“I believe that religion and spirituality exist because there are a lot of unexplained things that happen out there and within people that have no current explanation provided by science, and may never have one. You’re not going to convince a person who has seen a ghost, that the ghost doesn’t exist. The idea that religion will eventually be passé is wishful thinking.” You continue to make an Argument from Ignorance, or the God of the Gaps argument. Again, I urge you to Google these terms for understanding.

          2. Peter Aiello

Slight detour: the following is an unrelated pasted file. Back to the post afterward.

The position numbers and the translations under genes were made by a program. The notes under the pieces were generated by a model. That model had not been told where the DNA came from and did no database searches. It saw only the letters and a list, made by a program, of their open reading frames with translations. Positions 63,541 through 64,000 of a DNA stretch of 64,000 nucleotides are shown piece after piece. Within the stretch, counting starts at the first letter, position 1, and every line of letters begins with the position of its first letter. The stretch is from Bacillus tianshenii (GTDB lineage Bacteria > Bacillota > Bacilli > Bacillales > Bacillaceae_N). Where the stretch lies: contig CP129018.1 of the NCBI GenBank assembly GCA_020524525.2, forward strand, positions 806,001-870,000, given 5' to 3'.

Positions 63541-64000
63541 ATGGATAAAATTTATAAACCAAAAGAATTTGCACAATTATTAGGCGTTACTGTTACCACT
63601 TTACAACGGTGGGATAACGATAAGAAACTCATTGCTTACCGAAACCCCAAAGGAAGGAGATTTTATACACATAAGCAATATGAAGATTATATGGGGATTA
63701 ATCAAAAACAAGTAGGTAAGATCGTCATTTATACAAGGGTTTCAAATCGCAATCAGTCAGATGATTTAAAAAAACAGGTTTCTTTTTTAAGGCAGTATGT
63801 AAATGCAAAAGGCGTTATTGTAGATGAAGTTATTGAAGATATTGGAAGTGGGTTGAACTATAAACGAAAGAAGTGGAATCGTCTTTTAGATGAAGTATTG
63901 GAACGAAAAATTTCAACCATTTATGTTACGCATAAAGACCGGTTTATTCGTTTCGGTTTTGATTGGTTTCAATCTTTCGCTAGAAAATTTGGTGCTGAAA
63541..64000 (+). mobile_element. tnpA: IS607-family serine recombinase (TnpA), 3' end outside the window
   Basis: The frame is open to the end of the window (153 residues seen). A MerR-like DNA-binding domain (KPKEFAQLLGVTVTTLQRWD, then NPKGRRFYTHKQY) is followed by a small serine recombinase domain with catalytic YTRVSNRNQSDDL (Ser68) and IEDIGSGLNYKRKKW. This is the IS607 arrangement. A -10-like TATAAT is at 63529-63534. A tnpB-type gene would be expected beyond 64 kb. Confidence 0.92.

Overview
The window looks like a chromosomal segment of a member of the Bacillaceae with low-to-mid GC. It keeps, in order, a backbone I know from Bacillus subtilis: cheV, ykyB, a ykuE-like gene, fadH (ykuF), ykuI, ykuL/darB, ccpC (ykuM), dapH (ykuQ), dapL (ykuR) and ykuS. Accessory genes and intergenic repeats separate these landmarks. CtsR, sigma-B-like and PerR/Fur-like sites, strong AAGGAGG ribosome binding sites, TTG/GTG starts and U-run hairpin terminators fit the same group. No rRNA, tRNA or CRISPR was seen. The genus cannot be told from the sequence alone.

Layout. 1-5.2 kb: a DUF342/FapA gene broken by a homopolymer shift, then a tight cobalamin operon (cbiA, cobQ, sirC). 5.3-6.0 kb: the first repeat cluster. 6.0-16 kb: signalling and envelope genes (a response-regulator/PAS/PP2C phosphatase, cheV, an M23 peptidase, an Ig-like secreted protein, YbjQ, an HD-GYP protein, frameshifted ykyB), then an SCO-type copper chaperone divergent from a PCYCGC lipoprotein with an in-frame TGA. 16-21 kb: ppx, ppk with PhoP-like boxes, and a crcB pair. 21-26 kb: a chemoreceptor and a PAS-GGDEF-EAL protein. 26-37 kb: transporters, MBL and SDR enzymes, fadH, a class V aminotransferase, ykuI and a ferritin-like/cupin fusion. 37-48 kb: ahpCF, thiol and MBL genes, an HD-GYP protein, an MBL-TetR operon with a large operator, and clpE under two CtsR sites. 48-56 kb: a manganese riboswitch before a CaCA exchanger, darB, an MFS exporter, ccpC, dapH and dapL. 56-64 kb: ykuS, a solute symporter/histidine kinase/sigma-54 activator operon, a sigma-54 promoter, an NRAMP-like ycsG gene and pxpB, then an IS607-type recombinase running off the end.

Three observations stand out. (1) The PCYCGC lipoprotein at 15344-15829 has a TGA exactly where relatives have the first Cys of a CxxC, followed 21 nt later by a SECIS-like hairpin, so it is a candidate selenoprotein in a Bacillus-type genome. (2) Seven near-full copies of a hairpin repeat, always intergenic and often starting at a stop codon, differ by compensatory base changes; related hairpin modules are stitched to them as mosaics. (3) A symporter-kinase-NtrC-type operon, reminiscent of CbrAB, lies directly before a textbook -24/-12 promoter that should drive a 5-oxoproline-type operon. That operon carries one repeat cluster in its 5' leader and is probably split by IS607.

Peace.

  3. Patrick Gannon Reply

    “Angels cannot fear anything because they cannot be harmed by anything.” So Satan did not fear Yahweh, and cannot be hurt by him?

    1. Peter Aiello Reply

      “Thou believest that there is one God; thou doest well: the devils also believe, and tremble.” (James 2:19)

  4. Patrick Gannon Reply

    Actually science has a very complete understanding of the particles that make up our natural world, and if there were immaterial forces like souls, gods, devils, consciousness, etc. acting on them – as would be required for miracles – then we’d know about it by now. “The Big Picture” Sean Carroll.

Leave a Reply

  1. most read post
  2. Most Commented
  3. Choose Categories
Share
Additional Info